Half and half — it’s used when needed. When I want a “real” feel to my figures, I’ll rely on photo references to capture those humanly imperfections or natural postures. I do try to limit myself from relying on them too much or else my surreal illustrations would end up overly “realistic.” So when I want to diverge from this tendency, I’ll let my imagination/artistic intuition resolve the rest of the painting.

Your work is filled with visual metaphors, please elaborate a bit if you can. Any significance to the recurring diamond pattern present in much of your work?
You’ve probably noticed that trees, birds, and other ornamental forms frequently reoccur in many of my paintings. I use the motifs to help embed the content’s general tone. Shapes such as the iridescent gold diamonds are not only used for aesthetic purposes but also to convey the duality of the complex emotions — the strenuous as well as triumphal aspect of confronting a tribulation. The haphazard of patterns also help create an ambiguous void for the figures to be cast into which furthers the surreal essence of my paintings.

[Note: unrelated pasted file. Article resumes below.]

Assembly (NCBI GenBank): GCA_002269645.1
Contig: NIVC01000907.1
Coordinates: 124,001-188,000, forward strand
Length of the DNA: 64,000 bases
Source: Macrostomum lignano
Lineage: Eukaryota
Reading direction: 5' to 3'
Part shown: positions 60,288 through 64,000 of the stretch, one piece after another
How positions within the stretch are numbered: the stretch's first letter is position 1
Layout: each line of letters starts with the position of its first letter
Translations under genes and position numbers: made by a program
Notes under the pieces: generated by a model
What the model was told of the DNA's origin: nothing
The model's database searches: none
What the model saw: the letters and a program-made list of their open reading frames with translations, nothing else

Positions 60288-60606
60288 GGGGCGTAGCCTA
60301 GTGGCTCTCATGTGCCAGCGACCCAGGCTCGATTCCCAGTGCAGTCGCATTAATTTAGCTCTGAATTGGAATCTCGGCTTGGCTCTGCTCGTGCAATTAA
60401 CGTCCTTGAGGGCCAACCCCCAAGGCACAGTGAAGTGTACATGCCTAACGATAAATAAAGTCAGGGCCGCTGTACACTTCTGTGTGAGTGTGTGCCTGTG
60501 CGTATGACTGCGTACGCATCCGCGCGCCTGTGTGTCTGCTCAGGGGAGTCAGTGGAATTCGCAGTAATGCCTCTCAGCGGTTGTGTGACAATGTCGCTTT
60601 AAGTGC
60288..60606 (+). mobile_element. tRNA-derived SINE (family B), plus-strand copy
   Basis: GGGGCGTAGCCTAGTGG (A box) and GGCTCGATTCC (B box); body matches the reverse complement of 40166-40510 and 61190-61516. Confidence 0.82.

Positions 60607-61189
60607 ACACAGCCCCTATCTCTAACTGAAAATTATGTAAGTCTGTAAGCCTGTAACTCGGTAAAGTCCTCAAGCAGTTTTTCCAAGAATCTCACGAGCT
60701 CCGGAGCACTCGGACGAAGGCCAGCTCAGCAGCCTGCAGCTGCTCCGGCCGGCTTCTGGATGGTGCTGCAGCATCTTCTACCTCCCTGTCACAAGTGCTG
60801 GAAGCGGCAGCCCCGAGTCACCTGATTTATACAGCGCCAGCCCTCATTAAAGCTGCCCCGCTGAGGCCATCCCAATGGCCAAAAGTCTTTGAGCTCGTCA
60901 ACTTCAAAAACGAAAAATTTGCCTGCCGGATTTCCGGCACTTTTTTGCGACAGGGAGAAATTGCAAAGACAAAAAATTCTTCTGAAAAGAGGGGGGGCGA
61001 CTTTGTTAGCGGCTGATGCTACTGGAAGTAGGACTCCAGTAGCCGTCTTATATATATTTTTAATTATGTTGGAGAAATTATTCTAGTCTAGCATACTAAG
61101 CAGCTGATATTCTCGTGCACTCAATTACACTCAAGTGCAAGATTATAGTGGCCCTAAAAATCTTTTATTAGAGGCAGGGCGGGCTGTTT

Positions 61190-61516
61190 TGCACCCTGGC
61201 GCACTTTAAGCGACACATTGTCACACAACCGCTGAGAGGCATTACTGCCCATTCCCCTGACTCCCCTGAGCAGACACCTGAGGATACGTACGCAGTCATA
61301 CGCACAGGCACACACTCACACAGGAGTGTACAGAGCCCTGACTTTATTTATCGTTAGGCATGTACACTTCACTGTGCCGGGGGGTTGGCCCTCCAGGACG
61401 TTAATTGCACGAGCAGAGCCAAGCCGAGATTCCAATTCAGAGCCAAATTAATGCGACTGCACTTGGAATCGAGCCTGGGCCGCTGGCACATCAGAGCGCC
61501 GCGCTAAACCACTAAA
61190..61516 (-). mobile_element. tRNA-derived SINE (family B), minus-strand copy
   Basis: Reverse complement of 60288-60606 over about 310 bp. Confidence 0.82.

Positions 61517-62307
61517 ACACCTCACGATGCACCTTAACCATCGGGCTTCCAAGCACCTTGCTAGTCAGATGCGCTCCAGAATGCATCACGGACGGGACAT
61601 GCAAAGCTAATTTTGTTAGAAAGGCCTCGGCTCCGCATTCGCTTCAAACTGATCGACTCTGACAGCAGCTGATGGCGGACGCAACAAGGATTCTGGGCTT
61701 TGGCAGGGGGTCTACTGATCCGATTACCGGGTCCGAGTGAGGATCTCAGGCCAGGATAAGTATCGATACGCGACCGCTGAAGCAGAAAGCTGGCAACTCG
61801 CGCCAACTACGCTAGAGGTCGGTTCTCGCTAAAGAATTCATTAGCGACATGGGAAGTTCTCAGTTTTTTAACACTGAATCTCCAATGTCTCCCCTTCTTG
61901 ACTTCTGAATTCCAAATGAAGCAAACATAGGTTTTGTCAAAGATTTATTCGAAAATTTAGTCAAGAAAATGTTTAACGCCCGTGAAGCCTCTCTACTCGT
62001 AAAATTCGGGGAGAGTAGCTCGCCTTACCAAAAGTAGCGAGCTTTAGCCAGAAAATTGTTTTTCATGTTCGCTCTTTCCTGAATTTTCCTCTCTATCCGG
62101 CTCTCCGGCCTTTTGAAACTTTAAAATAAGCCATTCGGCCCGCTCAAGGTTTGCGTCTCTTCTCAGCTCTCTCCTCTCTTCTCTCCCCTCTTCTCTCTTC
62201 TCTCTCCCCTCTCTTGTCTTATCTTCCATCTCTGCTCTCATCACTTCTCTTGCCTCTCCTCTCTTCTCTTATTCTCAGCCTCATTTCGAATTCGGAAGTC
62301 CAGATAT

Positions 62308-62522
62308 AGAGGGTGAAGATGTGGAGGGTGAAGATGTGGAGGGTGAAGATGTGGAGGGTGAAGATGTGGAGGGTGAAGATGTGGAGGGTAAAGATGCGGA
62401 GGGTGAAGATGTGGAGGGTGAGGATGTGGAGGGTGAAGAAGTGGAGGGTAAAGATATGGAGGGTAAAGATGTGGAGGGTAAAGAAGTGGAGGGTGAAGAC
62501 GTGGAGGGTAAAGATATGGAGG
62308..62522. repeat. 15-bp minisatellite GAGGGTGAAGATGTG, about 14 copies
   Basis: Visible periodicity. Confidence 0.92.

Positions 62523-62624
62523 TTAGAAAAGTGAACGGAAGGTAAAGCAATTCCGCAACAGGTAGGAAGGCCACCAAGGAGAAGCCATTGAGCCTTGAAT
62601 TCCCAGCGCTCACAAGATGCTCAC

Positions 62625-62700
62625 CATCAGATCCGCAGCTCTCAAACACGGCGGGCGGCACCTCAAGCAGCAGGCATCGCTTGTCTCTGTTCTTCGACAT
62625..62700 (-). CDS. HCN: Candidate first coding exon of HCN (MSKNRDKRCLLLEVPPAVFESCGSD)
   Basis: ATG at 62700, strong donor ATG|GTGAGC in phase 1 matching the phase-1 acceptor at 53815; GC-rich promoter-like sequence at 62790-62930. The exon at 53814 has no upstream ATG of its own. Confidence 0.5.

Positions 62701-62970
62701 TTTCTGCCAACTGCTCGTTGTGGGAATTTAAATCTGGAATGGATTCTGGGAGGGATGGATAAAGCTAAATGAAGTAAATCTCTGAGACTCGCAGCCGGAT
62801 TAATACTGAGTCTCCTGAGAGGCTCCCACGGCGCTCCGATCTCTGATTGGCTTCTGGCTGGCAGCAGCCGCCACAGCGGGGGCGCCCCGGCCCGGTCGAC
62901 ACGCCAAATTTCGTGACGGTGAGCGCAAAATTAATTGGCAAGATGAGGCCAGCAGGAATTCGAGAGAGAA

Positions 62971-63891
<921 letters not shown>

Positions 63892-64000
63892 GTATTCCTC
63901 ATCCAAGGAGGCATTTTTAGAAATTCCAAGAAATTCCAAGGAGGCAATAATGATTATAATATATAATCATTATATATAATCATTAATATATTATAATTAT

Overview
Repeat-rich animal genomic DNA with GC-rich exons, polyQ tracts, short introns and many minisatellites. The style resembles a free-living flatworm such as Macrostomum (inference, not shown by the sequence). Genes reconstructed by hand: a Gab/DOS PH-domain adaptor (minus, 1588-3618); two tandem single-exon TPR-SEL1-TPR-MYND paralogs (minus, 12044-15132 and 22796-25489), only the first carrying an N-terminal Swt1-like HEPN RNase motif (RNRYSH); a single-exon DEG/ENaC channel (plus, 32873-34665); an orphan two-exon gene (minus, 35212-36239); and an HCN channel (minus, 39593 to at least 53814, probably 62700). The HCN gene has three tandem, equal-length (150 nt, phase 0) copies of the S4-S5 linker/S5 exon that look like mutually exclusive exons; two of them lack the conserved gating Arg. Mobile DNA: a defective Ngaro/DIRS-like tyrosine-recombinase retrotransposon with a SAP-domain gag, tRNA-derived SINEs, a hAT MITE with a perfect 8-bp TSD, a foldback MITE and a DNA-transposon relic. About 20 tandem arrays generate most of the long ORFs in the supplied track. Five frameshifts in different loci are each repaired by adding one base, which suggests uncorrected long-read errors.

'And She Said To Him'

What was the driving force in your life that led you to this particular direction in your narrative content?
Thus far, I’ve been fortunate enough to have had an easy life but I can’t say the same for others. I’ve witnessed many people that’s had their share of hardship, particularly my mom. I can’t help but feel compassionate to those whose life deviates from what they had hope for. I’ve always been interested in the welfare of others but didn’t necessarily know how to apply it to my career. Then, I came across Bruce Moon’s Art and Soul: Reflections of an Artistic Psychology, and his writings guided and synthesized my endeavors in a more concrete way.

What/who do you consider your biggest overall influence?
The people (and their situations) I cross paths with act as my muse. Their tense emotions and tribulations inspire me to compassionately illustrate these ineffable human conditions.

'Parting From Your Wayward Heart'

What’s your favorite thing about living in Georgia? What do you miss most about home?